the3six5.com project - coming soon to a really small screen near you

the3six5.com project - coming soon to a really small screen near you (Unless, of course, you're one of those cats who has a fancy, new 27" iMac. Then I suppose it's just a small screen, not a really small screen like what I've got in my 13" laptop.) (And if you ARE one of those cats, keep it to yourself.) (Last parenthetical... promise! Does anyone really use the word cats anymore?) (This cat does!) (Sorry, broke my promise.)

Starting on January 1st, 2010, and for the next 365 days, a different person will write an entry on the3six5.com blog about his or her experience that day.

Len Kendall and Daniel Honigman, the brilliant minds behind the collaborative, crowdsourced idea, insist that each author doesn't have to write about a specific topic, which is why I've signed on to do January 3rd. From past experience, there's nothing worse than being told I've got to write about what's happening to me in real time. Because I don't often have what to say. Other than what I tap out on this blog, or FB, or Twitter, or Jewcy, TheWire or FedUpWithHunger... ;-)

Anyway, in all seriousness, it sounds like a really awesome, interesting idea that has Epic Win written all over it. Here's some more about the3six5 project, straight from the boys' Web site:

The key is that [what each author writes will] somehow relate to what is happening in the world that day and how it relates to them. By doing so, starting from January 1 to December 31 of 2010, we will have a snapshot of the entire year, told from the perspective of 365 individual voices.

365 days will be made available and volunteers from across the country will be able to pick a date of their choice. There is no guarantee that any day will be better than others, because no one can predict the future. Regardless if the selected day in 2010 brings something newsworthy, everyone has a short story to tell that will help create the experience of living through a year in this country.

Each author will write a 250 word reflection which will be posted to "lifestreaming" site Posterous. Posterous.com was selected over a typical blog or website because of its simplicity and its ability to distribute content across all the major social networks. You can access this page by simply going to www.the3six5.com. If all goes well, the dream would be to publish the posterous stream as a book. Suppose you could call it a crowdsourced journal of 2010.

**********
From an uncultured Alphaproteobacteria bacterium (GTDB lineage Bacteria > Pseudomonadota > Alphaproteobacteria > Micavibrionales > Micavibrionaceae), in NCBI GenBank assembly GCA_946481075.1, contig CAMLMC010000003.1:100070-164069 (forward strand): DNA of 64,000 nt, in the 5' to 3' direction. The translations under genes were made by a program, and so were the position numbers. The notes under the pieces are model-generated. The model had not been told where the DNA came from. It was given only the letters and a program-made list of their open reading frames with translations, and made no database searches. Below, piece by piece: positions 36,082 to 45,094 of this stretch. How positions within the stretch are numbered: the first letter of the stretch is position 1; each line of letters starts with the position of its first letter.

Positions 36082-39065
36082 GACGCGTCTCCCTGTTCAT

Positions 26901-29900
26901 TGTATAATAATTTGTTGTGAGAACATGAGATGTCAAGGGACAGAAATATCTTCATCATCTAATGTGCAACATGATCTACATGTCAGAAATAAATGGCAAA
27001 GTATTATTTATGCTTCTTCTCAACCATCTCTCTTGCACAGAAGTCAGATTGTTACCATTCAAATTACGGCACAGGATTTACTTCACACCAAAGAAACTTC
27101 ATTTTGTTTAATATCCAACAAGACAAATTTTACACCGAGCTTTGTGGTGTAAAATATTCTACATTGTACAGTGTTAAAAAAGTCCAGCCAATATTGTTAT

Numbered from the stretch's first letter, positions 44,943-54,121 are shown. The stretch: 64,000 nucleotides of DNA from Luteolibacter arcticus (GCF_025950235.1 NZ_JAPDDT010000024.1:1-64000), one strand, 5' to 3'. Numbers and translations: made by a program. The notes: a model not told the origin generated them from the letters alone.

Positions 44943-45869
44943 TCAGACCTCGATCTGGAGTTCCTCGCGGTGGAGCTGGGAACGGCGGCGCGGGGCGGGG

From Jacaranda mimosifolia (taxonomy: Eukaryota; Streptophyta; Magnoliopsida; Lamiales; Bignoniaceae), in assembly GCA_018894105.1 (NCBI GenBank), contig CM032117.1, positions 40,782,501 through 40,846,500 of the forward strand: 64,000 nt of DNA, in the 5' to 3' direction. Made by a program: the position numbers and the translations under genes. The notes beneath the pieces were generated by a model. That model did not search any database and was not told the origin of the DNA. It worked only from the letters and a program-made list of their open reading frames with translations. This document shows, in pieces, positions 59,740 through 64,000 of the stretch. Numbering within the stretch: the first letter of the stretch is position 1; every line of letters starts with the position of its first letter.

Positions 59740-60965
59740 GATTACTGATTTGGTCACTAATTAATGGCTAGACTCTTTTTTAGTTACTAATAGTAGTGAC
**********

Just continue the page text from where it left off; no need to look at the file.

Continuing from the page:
If you are interested in being one of the authors, please email the3six5@gmail.com. Please include some information on what unique perspective you could bring to this compilation.

For a running list of authors and dates already taken, go here.

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The Simple Way to Reheat Your French Fries and Not Have Them Turn Into a Soggy Mess
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Some restaurant dishes are made to be doggy-bagged and reheated in the microwave the next day. Not French fries: The more crispy and delectable they are when they first arrive on your table, the more of a soggy disappointment they’ll be when you try to revive them at home. But as The Kitchn recently shared, there’s a secret to making leftover fries you’ll actually enjoy eating.

The key is to avoid the microwave altogether. Much of the appeal of fries comes from their crunchy, golden-brown exterior and their creamy potato center. This texture contrast is achieved by deep-frying, and all it takes is a few rotations around a microwave to melt it away. As the fries heat up, they create moisture, transforming all those lovely crispy parts into a flabby mess.

If you want your fries to maintain their crunch, you need to recreate the conditions they were cooked in initially. Set a large pan filled with about 2 tablespoons of oil for every 1 cup of fries you want to cook over medium-high heat. When you see the oil start to shimmer, add the fries in a single layer. After about a minute, flip them over and allow them to cook for half a minute to a minute longer.

By heating up fries with oil in a skillet, you produce something called the Maillard Reaction: This happens when high heat transforms proteins and sugars in food, creating the browning effect that gives fried foods their sought-after color, texture, and taste.

After your fries are nice and crisp, pull them out of the pan with tongs or a spatula, set them on a paper towel to absorb excess oil, and sprinkle them with salt. Now all you need is a perfect burger to feel like you’re eating a restaurant-quality meal at home.

[h/t The Kitchn]

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Bone Collector
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